What is a Municipal Utility District (MUD)?

MUD. It's a strange acronym that you should be aware of as a real estate agent. A Municipal Utilities District, also known as MUD, is essentially a special political subdivision that functions as an independent and limited government. These subdivisions are approved by the Texas Commission of Environmental Quality (TCEQ) and provide sewage, water, drainage and other services to property owners within the district boundaries. Once a district is formed, a MUD board of directors is then appointed by property owners to oversee the reimbursement of the developer.

What are my obligations as a real estate agent when it comes to MUD?

As a seller, you're required by the Texas Water Code to inform any buyers if the property you're selling is located in a MUD prior to entering into any kind of sales contract. The notice you give them should include tax rates, bonded indebtedness, and any applicable fees to the MUD. It should be clear to the seller (i.e. you) that a property is in a Municipal Utility District because it will be listed on the tax bill sent to the owner by the county. While you may know that the property is in a MUD, it's also important to know which notice to send to the contracting party. The notice you use can differ based on where the MUD is located. These are the notices you'll need to keep in mind when dealing with MUDs and when you'll need to use them:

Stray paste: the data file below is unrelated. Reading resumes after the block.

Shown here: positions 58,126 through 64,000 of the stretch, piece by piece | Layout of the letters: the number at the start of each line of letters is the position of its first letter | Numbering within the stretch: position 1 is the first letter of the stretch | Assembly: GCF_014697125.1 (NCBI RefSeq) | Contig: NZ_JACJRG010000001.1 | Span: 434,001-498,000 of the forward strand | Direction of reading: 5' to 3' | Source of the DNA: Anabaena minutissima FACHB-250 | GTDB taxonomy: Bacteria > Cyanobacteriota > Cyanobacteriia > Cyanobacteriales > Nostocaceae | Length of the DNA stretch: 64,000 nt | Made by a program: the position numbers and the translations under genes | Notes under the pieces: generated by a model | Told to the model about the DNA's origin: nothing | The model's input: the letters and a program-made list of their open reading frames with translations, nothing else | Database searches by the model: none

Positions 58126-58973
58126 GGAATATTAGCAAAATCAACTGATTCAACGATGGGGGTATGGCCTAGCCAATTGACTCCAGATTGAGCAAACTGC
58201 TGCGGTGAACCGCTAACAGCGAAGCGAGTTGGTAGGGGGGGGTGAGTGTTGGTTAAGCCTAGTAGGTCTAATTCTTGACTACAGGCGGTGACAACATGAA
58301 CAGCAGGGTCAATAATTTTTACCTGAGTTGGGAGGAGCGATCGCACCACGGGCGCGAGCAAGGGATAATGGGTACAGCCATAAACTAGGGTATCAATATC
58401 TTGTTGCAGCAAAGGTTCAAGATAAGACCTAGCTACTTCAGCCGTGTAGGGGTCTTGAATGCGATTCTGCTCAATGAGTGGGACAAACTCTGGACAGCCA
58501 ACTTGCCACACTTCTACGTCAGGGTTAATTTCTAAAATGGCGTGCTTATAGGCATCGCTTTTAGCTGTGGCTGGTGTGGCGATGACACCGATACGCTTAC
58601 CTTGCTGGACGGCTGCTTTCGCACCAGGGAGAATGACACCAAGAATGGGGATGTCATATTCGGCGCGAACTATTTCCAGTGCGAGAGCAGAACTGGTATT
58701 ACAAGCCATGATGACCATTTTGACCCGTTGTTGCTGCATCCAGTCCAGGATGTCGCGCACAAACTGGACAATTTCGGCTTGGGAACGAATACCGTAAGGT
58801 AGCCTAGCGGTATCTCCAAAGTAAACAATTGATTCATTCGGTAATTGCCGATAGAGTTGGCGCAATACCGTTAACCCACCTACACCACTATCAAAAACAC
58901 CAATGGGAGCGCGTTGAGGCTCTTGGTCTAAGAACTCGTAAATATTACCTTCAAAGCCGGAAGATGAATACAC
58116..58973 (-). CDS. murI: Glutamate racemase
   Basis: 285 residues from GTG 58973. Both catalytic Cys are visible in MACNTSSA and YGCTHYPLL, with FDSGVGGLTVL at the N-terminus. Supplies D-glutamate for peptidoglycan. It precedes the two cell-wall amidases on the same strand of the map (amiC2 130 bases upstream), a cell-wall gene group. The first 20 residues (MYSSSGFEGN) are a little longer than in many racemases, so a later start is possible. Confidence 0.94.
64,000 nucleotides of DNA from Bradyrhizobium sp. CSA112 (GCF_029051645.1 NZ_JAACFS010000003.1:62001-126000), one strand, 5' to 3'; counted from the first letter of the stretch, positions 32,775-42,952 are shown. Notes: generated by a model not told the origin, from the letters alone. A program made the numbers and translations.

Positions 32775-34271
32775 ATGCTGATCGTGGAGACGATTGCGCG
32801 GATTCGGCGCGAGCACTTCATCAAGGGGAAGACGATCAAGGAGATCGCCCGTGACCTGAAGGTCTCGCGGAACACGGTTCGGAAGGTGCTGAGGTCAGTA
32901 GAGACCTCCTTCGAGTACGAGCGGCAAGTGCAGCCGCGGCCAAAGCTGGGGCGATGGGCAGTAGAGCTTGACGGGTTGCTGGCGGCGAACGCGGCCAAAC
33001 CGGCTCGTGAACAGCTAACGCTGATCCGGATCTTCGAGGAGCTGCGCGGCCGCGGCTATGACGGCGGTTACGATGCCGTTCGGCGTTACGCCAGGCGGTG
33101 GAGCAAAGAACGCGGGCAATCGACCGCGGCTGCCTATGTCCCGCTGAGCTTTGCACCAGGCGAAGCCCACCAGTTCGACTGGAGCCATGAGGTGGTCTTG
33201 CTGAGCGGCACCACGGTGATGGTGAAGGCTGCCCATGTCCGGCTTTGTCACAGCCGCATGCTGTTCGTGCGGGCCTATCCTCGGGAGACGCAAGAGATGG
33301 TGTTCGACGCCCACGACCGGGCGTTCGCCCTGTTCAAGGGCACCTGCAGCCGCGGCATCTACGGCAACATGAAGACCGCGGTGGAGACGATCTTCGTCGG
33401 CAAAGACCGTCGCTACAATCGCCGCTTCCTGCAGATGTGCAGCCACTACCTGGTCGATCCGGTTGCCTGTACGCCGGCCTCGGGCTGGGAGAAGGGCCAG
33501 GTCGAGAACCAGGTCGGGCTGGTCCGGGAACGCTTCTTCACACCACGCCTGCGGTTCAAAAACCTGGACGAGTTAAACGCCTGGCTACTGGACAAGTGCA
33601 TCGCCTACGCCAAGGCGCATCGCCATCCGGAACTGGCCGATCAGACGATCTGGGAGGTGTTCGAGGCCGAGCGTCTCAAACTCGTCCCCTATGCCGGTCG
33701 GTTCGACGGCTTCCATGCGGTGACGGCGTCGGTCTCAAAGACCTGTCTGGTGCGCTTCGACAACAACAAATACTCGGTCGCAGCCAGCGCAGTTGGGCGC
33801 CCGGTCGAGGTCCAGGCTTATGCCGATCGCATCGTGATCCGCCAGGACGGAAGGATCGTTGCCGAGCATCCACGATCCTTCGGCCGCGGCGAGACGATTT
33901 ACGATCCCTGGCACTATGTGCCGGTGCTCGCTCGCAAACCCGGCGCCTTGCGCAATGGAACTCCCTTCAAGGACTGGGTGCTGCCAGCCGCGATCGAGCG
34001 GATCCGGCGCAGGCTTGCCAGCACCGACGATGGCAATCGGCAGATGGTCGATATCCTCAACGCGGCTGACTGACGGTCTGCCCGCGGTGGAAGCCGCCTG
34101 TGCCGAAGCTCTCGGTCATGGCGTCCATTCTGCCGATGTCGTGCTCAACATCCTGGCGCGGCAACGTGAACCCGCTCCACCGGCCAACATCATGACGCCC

• If the MUD is located within city limits: use notice 49.452(c) of the Water Code
  • If the MUD is not in city limits but within the extraterritorial jurisdiction of the city: use notice 49.452(b) of the Water Code
  • If the MUD isn't in either of these categories: use notice 49.452(d) of the Water Code

To obtain these forms, you can either contact the Municipal Utilities District itself and pay a small administrative fee of $10, or get in touch with the county property records office. Both of these offices should be in possession of the appropriate notices you'll need to send buyers. ## What does MUD mean for the property owner?

While living in a MUD could mean increased taxes, this isn't always the case. Like all property taxes, rates vary based on property values and debt requirements. The good news is that as the MUD is built out and the cost is shared by more homeowners, the rates in these types of districts usually decline over time. Real estate agents should be communicating rates and fees to buyers. MUDs have also evolved over the years and now help to support additional community amenities like parks and recreation facilities, solid waste management, and deed restriction enforcement.

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